PS4 vs XB1 at E3

The console juggernauts slug it out

So, E3 is wrapping up and the internet has been buzzing with new information about everyone’s favorite upcoming titles, the latest developments in the next gen consoles and discussions are taking place online virtually everywhere about whatever caught anyone’s eye. The big talk of this week is the Xbox One vs the Playstation 4. Both Sony and Microsoft have had opportunities to both make an initial announcement on the existence of their console as well as some of the details to get the rumor mill rolling, but after this week we know have a fairly concrete idea of what we’re going to get out of the box.

The Xbox One has been receiving a lot of flak over the last week. Microsoft opted to be the first to set the bar by kicking off E3 on early Monday. While Microsoft’s conference in and of itself was not all that bad and they demoed some very interesting new games and technology, it was the tiny details that hurt Microsoft. Already coming off of what many felt an admittedly lousy start from their announcement a few weeks ago (such as the negative reactions to the always-online requirement and used game market DRM), Microsoft had a lot to of ground to make up for in the spotlight; and when the time came the internet piranhas tore them to shreds.

 

The gaming community was not pleased to see this interview. Don Mattrick’s now-famous line “We have an offline device, it’s called the Xbox 360” has been blogged about all over the tubes within hours. Meanwhile, Sony was slated to be last up on the main E3 platform Monday evening and completely stole the show by capitalizing on the golden opportunities Microsoft had laid out for them (I wish I could have seen the look on some of the Sony PR teams’ faces that afternoon). The crowd cheered like it was $your_favorite_sports_team winning the $important_title when Sony revealed it had a totally normal console used games policy and no always-on requirement, as well as its $100 cheaper console at $399 as opposed to the Xbox One’s $499.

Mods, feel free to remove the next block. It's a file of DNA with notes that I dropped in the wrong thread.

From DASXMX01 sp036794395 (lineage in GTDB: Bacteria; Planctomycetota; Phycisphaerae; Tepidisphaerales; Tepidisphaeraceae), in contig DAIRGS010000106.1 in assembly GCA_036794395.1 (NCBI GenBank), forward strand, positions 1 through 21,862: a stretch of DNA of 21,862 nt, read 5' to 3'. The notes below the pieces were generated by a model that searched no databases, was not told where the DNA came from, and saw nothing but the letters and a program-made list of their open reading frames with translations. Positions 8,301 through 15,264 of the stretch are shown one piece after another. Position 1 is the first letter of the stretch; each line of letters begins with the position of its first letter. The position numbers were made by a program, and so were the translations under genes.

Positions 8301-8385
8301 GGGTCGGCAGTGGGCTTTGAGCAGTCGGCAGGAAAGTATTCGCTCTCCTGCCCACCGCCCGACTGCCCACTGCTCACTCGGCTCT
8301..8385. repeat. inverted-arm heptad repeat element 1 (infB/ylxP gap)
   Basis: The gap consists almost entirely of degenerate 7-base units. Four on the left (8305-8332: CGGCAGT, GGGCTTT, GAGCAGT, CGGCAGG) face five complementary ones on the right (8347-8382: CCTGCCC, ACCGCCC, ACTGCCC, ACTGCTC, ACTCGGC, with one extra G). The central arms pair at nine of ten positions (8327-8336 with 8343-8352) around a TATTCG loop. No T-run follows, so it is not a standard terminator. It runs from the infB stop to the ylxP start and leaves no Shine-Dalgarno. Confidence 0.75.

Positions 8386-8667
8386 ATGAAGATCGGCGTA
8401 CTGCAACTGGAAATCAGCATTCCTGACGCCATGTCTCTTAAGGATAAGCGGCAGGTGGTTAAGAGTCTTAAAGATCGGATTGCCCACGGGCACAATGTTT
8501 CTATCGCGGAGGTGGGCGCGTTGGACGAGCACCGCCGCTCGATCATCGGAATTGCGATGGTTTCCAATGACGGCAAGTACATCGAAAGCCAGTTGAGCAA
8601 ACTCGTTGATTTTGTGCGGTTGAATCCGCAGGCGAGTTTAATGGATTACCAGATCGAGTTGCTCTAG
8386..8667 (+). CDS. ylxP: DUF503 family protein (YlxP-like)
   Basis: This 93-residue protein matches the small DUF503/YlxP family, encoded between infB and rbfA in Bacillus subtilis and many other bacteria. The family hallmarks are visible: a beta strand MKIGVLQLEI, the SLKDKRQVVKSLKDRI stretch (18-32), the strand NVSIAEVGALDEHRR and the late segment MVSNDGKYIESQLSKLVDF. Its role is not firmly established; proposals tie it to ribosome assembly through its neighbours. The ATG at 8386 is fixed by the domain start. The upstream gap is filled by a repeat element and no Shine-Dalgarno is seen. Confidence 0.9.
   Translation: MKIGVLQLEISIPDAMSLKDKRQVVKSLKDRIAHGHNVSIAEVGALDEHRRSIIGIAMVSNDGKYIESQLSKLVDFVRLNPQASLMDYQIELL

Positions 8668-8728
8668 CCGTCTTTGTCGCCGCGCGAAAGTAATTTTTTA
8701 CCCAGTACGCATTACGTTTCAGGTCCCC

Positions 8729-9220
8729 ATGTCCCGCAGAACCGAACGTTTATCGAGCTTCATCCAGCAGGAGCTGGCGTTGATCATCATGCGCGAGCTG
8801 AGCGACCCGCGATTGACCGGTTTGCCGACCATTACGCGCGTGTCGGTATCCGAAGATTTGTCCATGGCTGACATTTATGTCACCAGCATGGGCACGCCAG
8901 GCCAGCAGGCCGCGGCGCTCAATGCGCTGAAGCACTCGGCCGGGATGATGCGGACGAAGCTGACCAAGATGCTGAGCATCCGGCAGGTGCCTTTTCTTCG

Now, you can argue “people don’t like change” all you like but the Sony team that put this presentation together knocked it out of the park. Microsoft’s actions revealed what the gaming community wanted (or, more specifically what it didn’t want) and as a result the internet’s opinion on the matter is damn near unanimous: This was Sony’s week, not Microsoft’s. Sony even managed to slap this together during the busy Monday to further capitalize on Microsoft’s actions.

 

I’ve already seen a number of people on my social networks say they’ve pre-ordered their Playstation 4, but none have said they’ve preordered an Xbox One. I’m certainly not interested in Xbox One after this week’s showing, but I’ll definitely keep an open mind to it in the future.

About Josh Folland

Josh Folland is a technologist and marketing professional with a strong interest in video games and video game culture. His talents as a systems administrator are complimented by audio and video skills. He can strafe jump with the best of them and when he clicks on you, you’re done for.

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